It certainly was not the market-driven banking and lending system we have today while a high Australian dollar - a key factor in the RBA's decision to cut the cash rate on Tuesday - was not a problem as the currency only floated in 1983.

The floating of the dollar coincided with federal treasurer Paul Keating deregulating the banking system between 1983 and 1985 granting 40 new foreign exchange licences in June 1984; and granting 16 banking licences to 16 foreign banks in February 1985.

Australia’s sixth biggest mortgage lender, ING Direct, only began offering its cheap online home loans and high-interest savings accounts in 1999.

Bear in mind that in 1960, the Reserve Bank of Australia had only just come into official being in under the Reserve Bank Act 1959, tasked with undertaking the central banking functions of the Commonwealth Bank.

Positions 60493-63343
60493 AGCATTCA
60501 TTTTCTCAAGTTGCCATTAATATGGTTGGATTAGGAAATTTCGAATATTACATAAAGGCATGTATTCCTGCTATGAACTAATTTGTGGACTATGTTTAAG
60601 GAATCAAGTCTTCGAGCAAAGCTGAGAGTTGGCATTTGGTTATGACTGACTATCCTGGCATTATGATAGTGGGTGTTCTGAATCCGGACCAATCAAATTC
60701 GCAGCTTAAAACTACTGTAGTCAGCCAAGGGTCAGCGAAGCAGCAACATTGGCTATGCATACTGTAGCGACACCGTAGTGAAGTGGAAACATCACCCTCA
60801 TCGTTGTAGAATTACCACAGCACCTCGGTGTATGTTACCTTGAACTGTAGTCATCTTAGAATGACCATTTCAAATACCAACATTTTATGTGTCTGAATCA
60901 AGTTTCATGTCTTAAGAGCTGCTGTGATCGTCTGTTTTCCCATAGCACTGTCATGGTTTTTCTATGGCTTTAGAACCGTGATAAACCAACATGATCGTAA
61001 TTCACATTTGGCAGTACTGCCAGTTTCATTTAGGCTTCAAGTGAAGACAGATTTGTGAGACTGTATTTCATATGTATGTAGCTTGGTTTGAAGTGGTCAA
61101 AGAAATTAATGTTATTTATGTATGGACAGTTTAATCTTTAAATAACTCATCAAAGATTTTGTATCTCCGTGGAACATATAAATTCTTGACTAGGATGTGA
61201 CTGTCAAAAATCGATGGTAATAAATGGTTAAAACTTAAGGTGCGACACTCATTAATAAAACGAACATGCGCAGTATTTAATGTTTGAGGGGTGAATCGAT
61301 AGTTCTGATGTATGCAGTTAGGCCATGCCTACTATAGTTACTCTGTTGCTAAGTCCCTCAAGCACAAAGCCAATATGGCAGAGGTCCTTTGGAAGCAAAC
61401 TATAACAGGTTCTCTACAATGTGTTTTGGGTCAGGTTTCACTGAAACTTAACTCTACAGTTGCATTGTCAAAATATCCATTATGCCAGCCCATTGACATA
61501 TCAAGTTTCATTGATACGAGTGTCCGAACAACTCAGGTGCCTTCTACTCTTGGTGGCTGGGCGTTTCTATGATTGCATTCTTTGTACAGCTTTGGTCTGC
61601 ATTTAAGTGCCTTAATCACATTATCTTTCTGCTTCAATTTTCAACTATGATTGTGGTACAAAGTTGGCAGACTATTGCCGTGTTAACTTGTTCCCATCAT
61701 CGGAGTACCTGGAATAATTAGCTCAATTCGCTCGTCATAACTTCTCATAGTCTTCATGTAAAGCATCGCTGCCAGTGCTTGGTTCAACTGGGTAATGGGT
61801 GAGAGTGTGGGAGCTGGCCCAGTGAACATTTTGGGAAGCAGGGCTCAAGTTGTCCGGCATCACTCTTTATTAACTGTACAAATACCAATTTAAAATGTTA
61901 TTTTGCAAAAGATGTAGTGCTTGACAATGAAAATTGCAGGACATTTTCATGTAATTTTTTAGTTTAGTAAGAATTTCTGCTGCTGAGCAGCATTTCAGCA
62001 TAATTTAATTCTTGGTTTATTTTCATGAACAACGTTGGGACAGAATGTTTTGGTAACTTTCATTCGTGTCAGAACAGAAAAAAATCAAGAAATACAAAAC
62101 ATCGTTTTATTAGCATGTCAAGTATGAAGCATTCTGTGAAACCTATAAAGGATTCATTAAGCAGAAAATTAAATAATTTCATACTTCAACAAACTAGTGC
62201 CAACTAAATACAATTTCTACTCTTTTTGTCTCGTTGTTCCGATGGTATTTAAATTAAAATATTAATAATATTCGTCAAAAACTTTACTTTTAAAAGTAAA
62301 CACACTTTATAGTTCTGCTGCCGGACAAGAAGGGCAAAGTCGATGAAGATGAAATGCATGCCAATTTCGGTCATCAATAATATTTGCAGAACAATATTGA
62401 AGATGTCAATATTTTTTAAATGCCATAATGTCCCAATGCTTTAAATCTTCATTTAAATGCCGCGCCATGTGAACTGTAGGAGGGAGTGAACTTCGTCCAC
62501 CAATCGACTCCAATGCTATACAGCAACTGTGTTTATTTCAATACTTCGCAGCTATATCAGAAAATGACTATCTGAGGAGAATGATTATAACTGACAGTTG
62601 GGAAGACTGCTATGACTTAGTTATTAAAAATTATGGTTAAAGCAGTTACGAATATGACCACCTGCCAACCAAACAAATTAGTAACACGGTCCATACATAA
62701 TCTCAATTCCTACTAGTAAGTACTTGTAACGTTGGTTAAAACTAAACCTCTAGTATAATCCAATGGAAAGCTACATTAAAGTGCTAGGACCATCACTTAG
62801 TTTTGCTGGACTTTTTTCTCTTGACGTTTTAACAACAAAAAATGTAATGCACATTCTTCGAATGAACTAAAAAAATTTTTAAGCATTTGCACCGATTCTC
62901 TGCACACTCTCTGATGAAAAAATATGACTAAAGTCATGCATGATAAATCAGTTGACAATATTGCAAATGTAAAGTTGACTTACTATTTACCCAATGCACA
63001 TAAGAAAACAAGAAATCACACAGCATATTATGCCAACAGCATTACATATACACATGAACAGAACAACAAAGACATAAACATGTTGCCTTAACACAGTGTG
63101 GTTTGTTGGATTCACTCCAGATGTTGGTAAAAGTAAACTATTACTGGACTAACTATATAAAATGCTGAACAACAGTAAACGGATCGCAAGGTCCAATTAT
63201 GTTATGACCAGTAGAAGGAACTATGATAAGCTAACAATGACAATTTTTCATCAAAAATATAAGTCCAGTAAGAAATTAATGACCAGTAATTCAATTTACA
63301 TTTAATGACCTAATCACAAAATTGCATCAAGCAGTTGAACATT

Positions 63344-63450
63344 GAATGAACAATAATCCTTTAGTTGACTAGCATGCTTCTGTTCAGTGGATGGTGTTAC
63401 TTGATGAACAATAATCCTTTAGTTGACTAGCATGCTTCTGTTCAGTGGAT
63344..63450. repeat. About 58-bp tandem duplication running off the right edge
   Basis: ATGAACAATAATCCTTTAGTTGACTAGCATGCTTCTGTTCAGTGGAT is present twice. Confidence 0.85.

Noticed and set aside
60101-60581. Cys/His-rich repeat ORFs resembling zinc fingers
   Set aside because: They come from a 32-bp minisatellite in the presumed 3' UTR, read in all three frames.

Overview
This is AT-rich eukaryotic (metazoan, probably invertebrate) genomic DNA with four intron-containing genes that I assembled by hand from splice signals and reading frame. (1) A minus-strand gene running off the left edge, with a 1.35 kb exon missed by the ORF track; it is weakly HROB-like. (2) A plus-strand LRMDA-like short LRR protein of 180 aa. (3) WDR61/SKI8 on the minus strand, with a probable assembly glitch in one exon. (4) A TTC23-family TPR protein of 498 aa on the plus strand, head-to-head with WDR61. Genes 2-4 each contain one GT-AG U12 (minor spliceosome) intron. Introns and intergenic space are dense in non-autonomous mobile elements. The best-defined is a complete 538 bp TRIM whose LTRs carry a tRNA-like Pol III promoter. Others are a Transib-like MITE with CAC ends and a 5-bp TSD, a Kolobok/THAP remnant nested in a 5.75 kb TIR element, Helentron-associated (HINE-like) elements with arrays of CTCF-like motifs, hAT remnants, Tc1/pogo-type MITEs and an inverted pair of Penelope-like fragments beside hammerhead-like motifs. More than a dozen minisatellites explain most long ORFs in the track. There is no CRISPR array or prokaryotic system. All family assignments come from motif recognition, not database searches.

The Commonwealth Bank as we know it today, originated from this date offering commercial banking and savings banking activities in the form of the newly created Commonwealth Banking Corporation.

Monetary policy was of course entirely different with no RBA imperative to maintain an inflation target of between 2% and 3%.

And it’s not just the nature of the banking system that was so different, house prices had yet to boom as they did in the 1990s and 2000s.

Housing was far more affordable meaning mothers did not have to go out into the workforce to help pay for the mortgage and buying your first home was not the financial commitment it is today.

The boom in property values prior to the GFC saw house price to income ratios of less than to two in the 1960s rise to above four to one currently.

As for household debt that's in a different stratosphere.

In 1960 household debt to Australia’s GDP was less than 20%.

Today it’s just under 150%.

Larry Schlesinger

Larry Schlesinger

Larry Schlesinger was a property writer at Property Observer